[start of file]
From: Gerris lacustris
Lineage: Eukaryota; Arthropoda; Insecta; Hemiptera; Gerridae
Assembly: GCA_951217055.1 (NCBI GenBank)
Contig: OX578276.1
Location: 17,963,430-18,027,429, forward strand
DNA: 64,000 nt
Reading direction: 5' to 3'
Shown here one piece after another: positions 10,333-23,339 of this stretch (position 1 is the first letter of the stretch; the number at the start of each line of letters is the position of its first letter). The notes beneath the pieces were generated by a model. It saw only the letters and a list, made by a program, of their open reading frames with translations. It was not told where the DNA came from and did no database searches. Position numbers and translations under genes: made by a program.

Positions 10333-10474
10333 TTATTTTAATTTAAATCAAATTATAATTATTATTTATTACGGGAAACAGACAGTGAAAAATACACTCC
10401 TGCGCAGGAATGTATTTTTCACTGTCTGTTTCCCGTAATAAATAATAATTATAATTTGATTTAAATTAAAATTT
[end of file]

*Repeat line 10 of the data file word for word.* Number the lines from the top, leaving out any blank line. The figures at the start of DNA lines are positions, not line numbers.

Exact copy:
10333 TTATTTTAATTTAAATCAAATTATAATTATTATTTATTACGGGAAACAGACAGTGAAAAATACACTCC